Nigerian authorities are investigating an explosion that killed three people late Wednesday at a military facility in the oil-rich southern city of Port Harcourt.
The attack suggests that the militants responsible for recent kidnappings in the Delta are now targeting the military.
The Movement for the Emancipation of the Niger Delta has consistently alleged security forces are guilty of atrocities against the civilian population in the delta.
The group carried out recent strikes against the oil industry, which have crippled oil production by at least 20 percent.
The group has vowed to carry out more attacks against the oil industry in the coming weeks.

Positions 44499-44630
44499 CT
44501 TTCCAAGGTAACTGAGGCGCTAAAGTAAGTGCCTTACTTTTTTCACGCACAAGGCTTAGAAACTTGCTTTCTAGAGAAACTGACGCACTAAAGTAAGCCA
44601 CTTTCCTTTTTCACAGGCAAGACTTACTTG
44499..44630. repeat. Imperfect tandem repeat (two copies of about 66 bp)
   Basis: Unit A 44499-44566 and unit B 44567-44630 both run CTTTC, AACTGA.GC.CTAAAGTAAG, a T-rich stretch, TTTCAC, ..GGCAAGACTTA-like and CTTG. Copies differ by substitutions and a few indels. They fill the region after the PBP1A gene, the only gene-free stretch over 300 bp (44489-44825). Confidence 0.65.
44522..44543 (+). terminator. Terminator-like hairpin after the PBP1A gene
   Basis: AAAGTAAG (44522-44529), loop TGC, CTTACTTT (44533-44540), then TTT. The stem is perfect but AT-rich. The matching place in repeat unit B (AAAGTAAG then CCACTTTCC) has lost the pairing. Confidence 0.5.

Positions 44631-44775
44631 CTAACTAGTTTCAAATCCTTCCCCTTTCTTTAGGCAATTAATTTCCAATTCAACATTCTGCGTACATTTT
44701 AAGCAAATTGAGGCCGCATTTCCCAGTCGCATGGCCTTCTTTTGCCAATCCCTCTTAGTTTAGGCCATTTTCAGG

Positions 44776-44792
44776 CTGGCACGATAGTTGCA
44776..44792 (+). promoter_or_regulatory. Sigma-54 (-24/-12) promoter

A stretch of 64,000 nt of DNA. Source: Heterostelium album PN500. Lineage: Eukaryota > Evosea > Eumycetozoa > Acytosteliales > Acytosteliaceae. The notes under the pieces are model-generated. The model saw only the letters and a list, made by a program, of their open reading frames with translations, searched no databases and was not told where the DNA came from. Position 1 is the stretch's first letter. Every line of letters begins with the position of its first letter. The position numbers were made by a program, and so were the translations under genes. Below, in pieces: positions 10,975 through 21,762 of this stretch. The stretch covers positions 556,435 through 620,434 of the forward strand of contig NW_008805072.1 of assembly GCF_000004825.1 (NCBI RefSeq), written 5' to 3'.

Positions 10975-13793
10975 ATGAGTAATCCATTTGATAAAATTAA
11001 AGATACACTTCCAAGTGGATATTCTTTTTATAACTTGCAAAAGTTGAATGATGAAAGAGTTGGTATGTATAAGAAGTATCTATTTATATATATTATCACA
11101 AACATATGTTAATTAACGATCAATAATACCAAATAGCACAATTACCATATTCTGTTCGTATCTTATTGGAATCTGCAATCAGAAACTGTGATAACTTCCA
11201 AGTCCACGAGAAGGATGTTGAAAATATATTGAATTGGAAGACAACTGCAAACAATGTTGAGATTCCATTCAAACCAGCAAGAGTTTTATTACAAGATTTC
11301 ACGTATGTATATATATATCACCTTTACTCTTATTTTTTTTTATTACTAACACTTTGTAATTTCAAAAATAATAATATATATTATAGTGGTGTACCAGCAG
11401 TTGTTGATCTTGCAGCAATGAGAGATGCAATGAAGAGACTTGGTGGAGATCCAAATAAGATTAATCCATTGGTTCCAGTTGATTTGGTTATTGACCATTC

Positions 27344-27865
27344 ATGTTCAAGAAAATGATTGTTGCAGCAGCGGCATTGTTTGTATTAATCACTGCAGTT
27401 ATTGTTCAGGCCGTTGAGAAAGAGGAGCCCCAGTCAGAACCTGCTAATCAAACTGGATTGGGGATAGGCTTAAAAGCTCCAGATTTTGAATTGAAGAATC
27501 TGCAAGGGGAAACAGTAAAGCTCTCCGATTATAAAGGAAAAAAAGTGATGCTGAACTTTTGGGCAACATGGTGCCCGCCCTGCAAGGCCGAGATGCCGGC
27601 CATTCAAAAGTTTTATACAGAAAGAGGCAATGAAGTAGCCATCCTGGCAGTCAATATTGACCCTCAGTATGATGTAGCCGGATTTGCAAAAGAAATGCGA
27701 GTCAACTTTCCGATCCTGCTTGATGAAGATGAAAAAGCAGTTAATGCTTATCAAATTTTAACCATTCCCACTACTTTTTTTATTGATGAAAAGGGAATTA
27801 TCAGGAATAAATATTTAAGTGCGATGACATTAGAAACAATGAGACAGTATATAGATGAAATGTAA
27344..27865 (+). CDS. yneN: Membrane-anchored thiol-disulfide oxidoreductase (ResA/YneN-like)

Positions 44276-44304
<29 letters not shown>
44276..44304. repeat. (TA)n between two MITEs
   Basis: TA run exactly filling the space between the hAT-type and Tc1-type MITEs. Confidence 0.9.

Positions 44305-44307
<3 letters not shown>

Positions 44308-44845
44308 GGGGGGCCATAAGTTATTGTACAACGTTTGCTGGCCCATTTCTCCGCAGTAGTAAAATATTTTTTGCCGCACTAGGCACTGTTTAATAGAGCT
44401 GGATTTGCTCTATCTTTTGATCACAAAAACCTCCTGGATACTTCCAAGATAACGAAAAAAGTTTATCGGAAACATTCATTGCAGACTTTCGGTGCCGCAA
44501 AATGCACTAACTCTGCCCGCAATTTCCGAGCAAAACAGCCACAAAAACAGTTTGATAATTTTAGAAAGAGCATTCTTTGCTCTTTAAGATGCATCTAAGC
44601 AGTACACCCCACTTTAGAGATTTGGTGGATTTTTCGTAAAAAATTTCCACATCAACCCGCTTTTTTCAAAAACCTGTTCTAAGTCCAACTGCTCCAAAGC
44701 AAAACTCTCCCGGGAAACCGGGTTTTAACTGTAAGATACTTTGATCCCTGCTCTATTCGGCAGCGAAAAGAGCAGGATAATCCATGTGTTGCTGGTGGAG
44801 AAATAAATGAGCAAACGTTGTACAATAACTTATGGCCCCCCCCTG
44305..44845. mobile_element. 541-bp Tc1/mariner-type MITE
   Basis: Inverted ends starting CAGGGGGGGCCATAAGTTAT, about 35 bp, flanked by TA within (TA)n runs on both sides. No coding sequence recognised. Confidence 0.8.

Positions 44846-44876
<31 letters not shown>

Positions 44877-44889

Delta youth leader and president of the Niger Delta Youth Council, Mike Ekamon, says the government must talk directly to the militants.
"We own the land, we know our problems," he said. "You do not pick governors and ministers to come and instill power in the people. You pick those people. Call the youth's proper. Call the egbesus [militants], those people you call militants, if you pacify them, the problem will be put off immediately. But if you do not pacify them, they will continue fighting in the creeks."
The latest attack represents an escalation of the violence at a time the authorities have launched an ambitious initiative to develop the infrastructure and social amenities in the Niger Delta, where about 20 million people live in abject poverty.
Concerns about Nigeria's political future are also adding to the rising tension in the West African nation.